Waynflete sixth-graders gathered last week to celebrate Saturnalia, an ancient Roman holiday that celebrated the return of Saturn, the god of the harvest.
Students made ancient Roman pendants out of clay, inscribing them with their initials and favorite numbers (using Roman numerals, of course). They learned about Roman food, making their own Roman recipes and “tea-ifying” them to make them look ancient. Finally, the entire sixth grade gathered in the new Lower School Innovation Lab dressed in togae—borrowed bedsheets, not the 30-foot long variety favored by Romans.
Waynflete has received a $4,990 STEM grant from the Toshiba America Foundation (TAF). These funds will support the initial costs to set up a molecular genetics laboratory at Waynflete, which will enable students to sequence DNA.
Over the past month, students in sixth-grade history have been learning to think, dig, and document like archaeologists by conducting an indoor archaeological dig in the new Lower School’s Innovation Lab. In groups of three or four, students practice their excavation and documentation skills by gradually uncovering and recording artifacts hidden within their team’s bin.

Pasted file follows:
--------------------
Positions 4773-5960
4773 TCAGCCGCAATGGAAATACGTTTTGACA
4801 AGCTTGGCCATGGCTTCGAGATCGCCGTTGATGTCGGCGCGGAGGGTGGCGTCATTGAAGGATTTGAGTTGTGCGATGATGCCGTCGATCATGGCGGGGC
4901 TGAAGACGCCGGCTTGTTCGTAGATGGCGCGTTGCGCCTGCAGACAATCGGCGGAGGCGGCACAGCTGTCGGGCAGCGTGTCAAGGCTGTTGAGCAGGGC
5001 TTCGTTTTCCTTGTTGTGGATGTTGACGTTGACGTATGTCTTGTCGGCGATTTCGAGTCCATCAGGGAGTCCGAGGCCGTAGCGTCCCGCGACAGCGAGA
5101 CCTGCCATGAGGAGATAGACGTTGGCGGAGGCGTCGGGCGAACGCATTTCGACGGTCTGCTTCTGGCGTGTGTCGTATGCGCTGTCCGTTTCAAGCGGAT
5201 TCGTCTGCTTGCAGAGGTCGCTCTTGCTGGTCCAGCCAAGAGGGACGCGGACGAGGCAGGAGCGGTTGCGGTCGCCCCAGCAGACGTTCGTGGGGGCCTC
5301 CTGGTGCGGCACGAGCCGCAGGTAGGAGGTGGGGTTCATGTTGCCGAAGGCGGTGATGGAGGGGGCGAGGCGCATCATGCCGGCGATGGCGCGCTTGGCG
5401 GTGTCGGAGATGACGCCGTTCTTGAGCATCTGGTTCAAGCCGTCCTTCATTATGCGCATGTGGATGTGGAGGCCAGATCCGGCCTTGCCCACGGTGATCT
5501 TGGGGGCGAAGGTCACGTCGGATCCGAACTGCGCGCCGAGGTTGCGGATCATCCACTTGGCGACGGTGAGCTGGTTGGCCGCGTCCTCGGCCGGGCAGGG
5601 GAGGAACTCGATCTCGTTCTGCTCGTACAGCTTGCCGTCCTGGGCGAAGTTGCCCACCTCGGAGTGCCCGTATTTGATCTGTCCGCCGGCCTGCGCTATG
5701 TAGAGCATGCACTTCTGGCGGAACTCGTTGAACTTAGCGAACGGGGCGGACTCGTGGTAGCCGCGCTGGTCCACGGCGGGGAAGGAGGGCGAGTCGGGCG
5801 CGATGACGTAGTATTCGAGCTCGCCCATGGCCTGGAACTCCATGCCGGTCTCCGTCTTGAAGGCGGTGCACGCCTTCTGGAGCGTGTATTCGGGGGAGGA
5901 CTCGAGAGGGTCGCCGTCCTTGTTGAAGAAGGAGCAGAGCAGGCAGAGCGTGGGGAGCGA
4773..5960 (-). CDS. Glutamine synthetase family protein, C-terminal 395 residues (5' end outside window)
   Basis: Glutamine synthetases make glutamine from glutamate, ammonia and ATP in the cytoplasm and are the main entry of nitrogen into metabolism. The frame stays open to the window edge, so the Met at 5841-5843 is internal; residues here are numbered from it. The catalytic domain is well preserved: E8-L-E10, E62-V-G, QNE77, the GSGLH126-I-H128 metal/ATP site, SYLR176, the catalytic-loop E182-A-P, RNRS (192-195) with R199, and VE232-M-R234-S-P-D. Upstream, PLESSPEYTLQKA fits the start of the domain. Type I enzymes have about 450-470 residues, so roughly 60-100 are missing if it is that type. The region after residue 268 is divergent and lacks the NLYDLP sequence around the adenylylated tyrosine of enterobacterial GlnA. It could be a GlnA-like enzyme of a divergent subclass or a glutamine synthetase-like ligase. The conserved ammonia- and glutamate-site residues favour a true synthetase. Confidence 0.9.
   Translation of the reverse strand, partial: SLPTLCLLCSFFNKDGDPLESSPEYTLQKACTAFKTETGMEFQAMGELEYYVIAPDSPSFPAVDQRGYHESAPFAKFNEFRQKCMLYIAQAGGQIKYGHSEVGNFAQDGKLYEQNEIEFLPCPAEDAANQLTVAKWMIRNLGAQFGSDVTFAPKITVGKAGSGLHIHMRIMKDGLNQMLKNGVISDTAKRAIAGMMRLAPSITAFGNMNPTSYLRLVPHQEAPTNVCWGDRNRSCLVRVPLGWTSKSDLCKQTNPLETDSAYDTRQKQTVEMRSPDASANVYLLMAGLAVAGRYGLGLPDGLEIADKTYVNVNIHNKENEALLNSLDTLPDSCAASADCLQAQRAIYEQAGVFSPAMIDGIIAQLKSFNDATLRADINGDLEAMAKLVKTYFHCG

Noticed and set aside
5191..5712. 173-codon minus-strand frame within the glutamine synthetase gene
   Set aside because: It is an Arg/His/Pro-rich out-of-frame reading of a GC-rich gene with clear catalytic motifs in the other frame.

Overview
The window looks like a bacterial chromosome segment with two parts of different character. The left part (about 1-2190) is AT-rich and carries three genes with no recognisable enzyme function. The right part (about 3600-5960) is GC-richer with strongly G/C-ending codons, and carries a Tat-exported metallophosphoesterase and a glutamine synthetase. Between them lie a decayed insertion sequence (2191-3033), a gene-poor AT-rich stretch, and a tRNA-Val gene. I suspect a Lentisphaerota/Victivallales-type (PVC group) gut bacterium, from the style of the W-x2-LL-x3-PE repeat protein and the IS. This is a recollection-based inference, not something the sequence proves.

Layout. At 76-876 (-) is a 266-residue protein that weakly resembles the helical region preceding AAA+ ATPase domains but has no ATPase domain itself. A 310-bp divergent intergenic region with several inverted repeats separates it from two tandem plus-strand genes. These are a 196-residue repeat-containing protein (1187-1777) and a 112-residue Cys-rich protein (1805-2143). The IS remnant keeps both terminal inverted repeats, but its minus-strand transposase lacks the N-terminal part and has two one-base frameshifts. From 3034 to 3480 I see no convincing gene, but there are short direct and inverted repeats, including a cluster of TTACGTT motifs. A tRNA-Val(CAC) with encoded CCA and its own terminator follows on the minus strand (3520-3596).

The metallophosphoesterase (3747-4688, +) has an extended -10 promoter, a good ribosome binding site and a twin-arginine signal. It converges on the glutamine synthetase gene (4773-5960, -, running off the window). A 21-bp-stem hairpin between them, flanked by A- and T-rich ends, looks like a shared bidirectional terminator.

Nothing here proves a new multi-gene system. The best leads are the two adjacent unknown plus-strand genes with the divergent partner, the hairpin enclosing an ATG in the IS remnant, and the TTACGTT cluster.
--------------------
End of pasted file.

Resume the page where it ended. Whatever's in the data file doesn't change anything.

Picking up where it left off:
We were fortunate to have Dr. Karambu Ringera, who runs International Peace Initiatives based in Meru, Kenya, with us on Tuesday last week. At our Middle and Upper School assemblies, Dr. Karambu shared her thoughts on why curiosity, care, and courage are essential abilities for effecting lasting change in the world—starting with our day-to-day lives in a school community.
Erica Marcus, educator and wellness instructor from “Wise Minds, Big Hearts,” led parents last Monday in an evening of reflection that began with an inquiry into our own technology use as a window into understanding the impact of screens and devices for our children.
The conversation centered on how to be more intentional in determining your family’s “technology diet” and reclaim “screen free family time,” including ideas for how to respond when tech use feels out of balance. An interesting related article on rising concerns about the impact of devices on children appeared last Friday in the New York Times.